“Yours is so much more relaxed than other camps where I’ve worked,” remarked a college-age staffer earlier this year.
Well, there are several reasons for that. One is that we intentionally keep our camp small enough that normal kid energy and noise isn’t usually overwhelming. We also consciously plan lots of transition time into our day so that we don’t feel hurried from one activity to the next. But one of the biggest reasons: we try hard to balance structured activities – yoga, arts & crafts, and themed field trips – with lots of freeplay – both in- and out-of-doors.
The value of this spaciousness and camper-directed play goes way beyond helping keep the counselors relaxed. Child-directed play has enormous benefits in brain development, social-emotional skills, self-regulation, and general happiness and mood:
“Undirected play allows children to learn how to work in groups, to share, to negotiate, to resolve conflicts, and to learn self-advocacy skills.” – American Academy of Pediatrics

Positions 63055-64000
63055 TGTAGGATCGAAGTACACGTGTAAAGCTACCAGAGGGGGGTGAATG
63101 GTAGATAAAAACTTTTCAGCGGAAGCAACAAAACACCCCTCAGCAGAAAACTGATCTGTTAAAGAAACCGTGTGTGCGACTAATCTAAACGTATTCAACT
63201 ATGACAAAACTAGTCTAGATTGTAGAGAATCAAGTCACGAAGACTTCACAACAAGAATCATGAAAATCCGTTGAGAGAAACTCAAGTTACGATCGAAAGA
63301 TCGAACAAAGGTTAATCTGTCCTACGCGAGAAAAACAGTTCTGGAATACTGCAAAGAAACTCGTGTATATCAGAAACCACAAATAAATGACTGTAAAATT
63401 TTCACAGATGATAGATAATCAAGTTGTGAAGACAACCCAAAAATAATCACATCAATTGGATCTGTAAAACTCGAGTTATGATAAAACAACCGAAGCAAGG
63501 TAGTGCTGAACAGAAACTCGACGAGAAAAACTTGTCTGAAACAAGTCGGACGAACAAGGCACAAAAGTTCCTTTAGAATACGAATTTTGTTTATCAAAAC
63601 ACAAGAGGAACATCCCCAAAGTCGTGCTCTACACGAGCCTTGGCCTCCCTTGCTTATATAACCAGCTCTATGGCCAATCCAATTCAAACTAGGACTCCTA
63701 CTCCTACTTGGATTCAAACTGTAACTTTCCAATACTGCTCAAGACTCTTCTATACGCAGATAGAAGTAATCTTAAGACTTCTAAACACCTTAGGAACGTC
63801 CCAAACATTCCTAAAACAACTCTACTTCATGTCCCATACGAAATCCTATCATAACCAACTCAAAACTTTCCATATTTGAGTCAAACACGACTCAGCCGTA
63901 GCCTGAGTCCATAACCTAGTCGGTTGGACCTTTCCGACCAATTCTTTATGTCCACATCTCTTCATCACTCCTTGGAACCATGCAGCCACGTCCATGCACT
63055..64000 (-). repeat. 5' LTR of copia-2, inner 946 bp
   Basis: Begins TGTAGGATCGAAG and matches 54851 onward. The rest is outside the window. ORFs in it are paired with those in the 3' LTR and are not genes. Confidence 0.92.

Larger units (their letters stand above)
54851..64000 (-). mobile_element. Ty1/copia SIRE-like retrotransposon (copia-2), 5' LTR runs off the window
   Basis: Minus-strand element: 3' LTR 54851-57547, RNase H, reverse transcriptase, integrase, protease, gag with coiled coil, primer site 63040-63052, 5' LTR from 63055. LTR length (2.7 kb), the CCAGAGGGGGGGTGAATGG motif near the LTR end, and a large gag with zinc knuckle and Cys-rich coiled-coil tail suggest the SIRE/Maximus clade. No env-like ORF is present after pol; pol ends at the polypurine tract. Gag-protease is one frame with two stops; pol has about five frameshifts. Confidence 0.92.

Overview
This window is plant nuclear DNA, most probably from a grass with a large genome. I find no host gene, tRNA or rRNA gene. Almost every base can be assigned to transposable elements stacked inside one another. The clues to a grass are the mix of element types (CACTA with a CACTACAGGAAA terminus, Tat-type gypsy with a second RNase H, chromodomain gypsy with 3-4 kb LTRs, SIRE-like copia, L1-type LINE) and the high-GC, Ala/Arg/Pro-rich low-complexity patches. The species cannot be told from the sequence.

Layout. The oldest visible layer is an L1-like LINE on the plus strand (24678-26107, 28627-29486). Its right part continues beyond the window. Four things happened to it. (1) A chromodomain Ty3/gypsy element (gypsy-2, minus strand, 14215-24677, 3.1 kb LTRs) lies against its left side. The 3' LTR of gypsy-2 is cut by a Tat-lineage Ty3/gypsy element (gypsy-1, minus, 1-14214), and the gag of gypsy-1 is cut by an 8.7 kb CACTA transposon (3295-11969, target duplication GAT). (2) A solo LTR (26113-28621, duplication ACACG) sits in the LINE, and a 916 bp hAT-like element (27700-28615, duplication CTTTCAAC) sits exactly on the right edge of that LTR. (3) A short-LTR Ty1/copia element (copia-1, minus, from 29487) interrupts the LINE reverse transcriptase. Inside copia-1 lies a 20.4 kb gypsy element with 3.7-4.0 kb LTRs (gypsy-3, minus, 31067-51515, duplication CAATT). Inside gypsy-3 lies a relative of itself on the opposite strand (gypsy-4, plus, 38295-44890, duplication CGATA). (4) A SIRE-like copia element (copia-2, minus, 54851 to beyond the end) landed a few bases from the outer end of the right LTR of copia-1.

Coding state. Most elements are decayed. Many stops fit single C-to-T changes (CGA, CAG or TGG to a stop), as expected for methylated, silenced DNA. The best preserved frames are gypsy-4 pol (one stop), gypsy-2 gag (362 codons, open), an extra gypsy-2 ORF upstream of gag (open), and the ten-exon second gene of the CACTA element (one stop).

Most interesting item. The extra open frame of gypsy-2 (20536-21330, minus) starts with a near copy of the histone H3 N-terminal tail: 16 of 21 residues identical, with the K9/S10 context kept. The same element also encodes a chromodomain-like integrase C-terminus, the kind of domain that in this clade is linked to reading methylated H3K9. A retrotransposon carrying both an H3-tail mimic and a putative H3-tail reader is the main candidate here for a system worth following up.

“Children who can entertain themselves, or play with one another, are unconsciously learning how to adapt themselves to challenges they’ll face further down the road.” – Time Magazine
We are lucky to offer camp in a space that allows for lots of gross motor play as well as imaginative play with traditional playroom toys. When we play in the parish hall, children are allowed to use the materials in whatever why they like. Adults only intervene if children need help making play choices that are safe, don’t damage anything, and enable everyone to have fun.
The playroom contains a variety of imaginative toys and campers often combine different toy types in elaborate role-playing games.
We provide choices and variety in play activities. We often bring out fine-motor building materials such as links and blocks. We have about 1000 Keva Planks and, while extremely heavy to load in and out of the car on school-closed days, they were definitely our best single camp purchase.
Some days we bring out sensory materials such as play-dough, shaving cream, or water beads or process-art materials. (We are overdue for another slime day.)
Sometimes our field trips even allow for free play or open-ended exploration, such as the Children’s Garden at the Botanic Garden or the Spark!Lab at the American History Museum.
We also prioritize outdoor time, which has been shown to improve mood and ability to concentrate. We get out most days and usually spend lunch and extended play time at neighborhood or metro-accessible playgrounds and splash parks.
Sound like fun? It’s not too late for your yogi to join us this summer. Read more about kids yoga camp and sign up!